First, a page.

Author: David Christopher Lane Publisher: MSAC Philosophy Group Publication date: 1996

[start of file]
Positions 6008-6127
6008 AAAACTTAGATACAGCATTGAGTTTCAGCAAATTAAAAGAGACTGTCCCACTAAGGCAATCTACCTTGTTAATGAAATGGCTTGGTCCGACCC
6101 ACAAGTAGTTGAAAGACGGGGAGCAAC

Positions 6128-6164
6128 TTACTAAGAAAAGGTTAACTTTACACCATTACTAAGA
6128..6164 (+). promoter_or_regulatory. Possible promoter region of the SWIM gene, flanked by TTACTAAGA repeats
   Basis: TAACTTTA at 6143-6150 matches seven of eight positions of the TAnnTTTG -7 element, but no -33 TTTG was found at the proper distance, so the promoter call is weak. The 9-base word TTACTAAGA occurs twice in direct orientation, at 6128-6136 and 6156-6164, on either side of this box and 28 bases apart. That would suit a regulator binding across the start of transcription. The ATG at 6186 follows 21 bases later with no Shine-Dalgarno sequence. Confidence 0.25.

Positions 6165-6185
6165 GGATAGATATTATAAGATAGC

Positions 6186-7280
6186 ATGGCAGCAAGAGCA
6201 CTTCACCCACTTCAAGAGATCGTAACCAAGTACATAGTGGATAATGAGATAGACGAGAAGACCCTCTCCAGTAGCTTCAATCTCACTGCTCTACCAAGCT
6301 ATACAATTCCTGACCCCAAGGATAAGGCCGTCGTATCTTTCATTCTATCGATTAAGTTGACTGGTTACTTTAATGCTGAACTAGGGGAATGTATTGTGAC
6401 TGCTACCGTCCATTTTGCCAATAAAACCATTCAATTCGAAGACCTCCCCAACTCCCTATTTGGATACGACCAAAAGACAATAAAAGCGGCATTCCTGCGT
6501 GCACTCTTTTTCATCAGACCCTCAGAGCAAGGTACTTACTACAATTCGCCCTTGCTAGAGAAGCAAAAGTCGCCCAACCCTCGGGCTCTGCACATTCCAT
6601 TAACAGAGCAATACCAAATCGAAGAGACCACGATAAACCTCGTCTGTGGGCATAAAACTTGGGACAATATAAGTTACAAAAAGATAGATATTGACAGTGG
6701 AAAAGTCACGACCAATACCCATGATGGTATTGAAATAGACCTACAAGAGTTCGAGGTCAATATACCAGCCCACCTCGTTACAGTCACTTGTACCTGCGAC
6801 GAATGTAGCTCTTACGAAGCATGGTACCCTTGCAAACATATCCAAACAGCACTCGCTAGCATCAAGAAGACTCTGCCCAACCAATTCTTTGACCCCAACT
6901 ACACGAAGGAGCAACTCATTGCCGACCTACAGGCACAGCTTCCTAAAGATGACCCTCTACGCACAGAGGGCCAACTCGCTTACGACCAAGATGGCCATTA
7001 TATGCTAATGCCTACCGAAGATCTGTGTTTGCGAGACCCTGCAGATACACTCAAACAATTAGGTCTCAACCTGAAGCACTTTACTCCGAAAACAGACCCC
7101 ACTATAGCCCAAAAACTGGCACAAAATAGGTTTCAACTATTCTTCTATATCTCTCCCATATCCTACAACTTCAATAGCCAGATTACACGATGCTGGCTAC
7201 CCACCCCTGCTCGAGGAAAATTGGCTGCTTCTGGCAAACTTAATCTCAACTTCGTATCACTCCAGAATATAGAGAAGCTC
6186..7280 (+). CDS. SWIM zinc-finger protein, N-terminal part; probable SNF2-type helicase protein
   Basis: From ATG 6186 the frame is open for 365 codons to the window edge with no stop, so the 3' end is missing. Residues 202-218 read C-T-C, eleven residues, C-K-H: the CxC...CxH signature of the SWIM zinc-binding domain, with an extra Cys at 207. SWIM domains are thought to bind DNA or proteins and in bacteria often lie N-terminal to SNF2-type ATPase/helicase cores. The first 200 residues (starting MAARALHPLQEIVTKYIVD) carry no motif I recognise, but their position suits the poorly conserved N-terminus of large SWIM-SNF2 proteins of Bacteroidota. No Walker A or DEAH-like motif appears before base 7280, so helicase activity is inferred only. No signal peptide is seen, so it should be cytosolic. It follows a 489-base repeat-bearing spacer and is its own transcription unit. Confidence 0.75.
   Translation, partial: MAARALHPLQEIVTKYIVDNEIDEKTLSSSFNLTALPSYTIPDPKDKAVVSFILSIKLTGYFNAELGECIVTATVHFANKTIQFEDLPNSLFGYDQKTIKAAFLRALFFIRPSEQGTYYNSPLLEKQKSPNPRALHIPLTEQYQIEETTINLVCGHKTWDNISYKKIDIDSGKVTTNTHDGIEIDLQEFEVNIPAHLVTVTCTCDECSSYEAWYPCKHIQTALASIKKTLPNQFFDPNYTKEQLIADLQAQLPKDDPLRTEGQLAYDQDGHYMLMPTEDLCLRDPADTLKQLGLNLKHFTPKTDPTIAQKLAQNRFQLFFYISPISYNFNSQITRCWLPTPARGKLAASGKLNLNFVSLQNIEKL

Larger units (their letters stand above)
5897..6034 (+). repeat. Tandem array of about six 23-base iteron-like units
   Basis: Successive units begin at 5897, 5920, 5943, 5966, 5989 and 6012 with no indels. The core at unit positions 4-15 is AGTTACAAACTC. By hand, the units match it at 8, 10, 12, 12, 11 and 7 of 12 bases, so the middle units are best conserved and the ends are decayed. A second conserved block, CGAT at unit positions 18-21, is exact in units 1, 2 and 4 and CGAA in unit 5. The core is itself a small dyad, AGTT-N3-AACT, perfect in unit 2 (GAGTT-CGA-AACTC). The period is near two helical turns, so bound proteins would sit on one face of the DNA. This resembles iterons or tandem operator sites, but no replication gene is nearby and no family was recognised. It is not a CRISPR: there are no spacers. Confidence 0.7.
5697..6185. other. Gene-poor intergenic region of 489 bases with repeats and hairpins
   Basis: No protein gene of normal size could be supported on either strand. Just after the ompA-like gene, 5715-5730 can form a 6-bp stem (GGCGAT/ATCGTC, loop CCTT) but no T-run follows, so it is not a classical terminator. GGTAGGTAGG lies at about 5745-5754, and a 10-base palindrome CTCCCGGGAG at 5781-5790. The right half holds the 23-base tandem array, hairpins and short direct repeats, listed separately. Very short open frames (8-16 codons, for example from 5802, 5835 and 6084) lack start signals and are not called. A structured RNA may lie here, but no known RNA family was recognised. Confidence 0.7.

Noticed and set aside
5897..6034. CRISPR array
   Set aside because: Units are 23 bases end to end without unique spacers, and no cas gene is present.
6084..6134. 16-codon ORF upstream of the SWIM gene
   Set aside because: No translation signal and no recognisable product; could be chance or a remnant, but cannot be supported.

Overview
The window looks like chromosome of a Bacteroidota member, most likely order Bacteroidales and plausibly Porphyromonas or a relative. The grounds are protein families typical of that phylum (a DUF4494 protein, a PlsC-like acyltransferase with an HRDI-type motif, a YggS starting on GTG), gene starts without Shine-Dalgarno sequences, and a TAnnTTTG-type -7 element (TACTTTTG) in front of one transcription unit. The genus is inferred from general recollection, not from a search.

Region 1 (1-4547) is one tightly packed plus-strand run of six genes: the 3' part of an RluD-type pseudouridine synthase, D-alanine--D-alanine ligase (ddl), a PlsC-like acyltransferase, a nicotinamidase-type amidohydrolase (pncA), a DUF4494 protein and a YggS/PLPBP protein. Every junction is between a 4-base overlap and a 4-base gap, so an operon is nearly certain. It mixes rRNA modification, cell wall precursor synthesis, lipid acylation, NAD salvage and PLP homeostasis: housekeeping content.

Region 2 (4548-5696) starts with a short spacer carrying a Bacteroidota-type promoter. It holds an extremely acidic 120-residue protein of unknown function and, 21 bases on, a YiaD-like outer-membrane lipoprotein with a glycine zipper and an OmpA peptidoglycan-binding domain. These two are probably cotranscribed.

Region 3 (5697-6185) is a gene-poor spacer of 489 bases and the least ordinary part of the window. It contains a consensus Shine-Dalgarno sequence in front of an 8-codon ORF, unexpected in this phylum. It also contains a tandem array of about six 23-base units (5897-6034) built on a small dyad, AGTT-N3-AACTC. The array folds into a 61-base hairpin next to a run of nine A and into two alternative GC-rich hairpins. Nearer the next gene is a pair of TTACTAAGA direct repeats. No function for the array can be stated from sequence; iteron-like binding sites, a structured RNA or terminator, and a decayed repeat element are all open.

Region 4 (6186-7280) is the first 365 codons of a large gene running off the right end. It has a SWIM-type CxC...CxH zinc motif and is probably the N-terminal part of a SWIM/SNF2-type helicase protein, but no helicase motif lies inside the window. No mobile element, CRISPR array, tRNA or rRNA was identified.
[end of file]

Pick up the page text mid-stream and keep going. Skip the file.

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I enjoyed Dennis' query very much, as it raises a number of interesting issues that no doubt need to be addressed. Dennis asks several good questions, but the central one concerns my overall "goal" in doing research on Eckankar, especially in light of Sant Mat and the like. Dennis also quotes a passage from the late Sant Kirpal Singh to underline his questions. I have numbered my response: 1. I have never considered researching Eckankar my life's work. It has been a very fun hobby, no doubt, and I enjoy discovering new things about Paul Twitchell. I am decidely less interested in Darwin Gross and Harold Klemp, primarily because they don't spark my interest or imagination. As I mentioned in another posting, I have stopped researching John-Roger and MSIA primarily because he and his group are so boring. Moreover, Peter McWilliams has done such a beautiful job that there is not much I can add to the debate. I have continued to research Twitchell and Eckankar because it is both fun and interesting. Naturally, my findings have had an impact on past and future membership, but I see nothing wrong in exposing the underside of any religion--be it Catholicism, MSIA, shabd yoga, or Eckankar. 2. I do not think that my research is "harmful" or "unkind" in any way. I never have. Rather, I think it is actually helpful in some ways. Let me give you an example from my own tradition. In the 1950s until the 1980s there was a writer/scholar in Soami Bagh, Agra by the name of S.D. Maheshwari (many know him because of his translations of Sar Bachan Poetry into English) who wrote over a hundred books in his lifetime. Many of these books were considered polemical and unsavory, since they revealed things about shabd yoga history that people didn't like. I read almost all of Maheshwari's books when I was in my teens and early twenties and felt that despite his obvious prejudices/slants (just like me, let's say, with Eckankar) that he provided a wealth of information that I could not secure elsewhere. Indeed, I consider Maheshwari's books the most valuable English texts we have on the early history of Shiv Dayal Singh and Rai Salig Ram. Without Maheshwari, much of the "underside" history would not be known either in India or the United States. Now I don't necessarily agree with all of Maheshwari's interpretations (just like many in Eckankar don't agree with my interpretations of the data), but that's okay since I can still read and glean from him very important stuff. I even met Maheshwari back in 1978 with Juergensmeyer. He was a tough old chap and quite acidic..... but he was a kick to be around and knew lots of history. I say all of this because I know many who think Maheshwari is negative or has harmed the cause of their path. I don't think so at all. Rather, he has simply (albeit unconsciously, since Maheshwari was an avid follower of Soami Bagh and probably didn't intend the opposite effect he had on me and others) shown the humanness of it all.... The humanness of religion, of spirituality, of gurus. 3. Quite frankly, I have no idea what my life's work is. If one's life is defined by those things which one spends the most time on, then clearly the following are my passion: A. Reading way too much B. Surfing too much C. Missing my teacher too much D. Teaching too much (actually that's changed this year since I am on sabbatical!) E. Developing the website too much F. Seeing too many movies There may be some more, but that covers the essential elements. 4. Concerning my writing projects, I have written much more on Faqir Chand, Sant Mat, Ken Wilber, etc., than Eckankar or the like. It just happens that Eckankar has this groovy public forum which accelerates the debate. My current writing projects are centered on consciousness/neuroscience/evolution/quantum theory, which as everybody knows has had a publishing boon as of late. 5. So finally I don't think that I am somehow maligning the Light and Sound teachings by trying to show the politics underneath the cracks. It's about time that our gurus get inspected with the same type of scrutiny that we give our used cars. signed: water-logged
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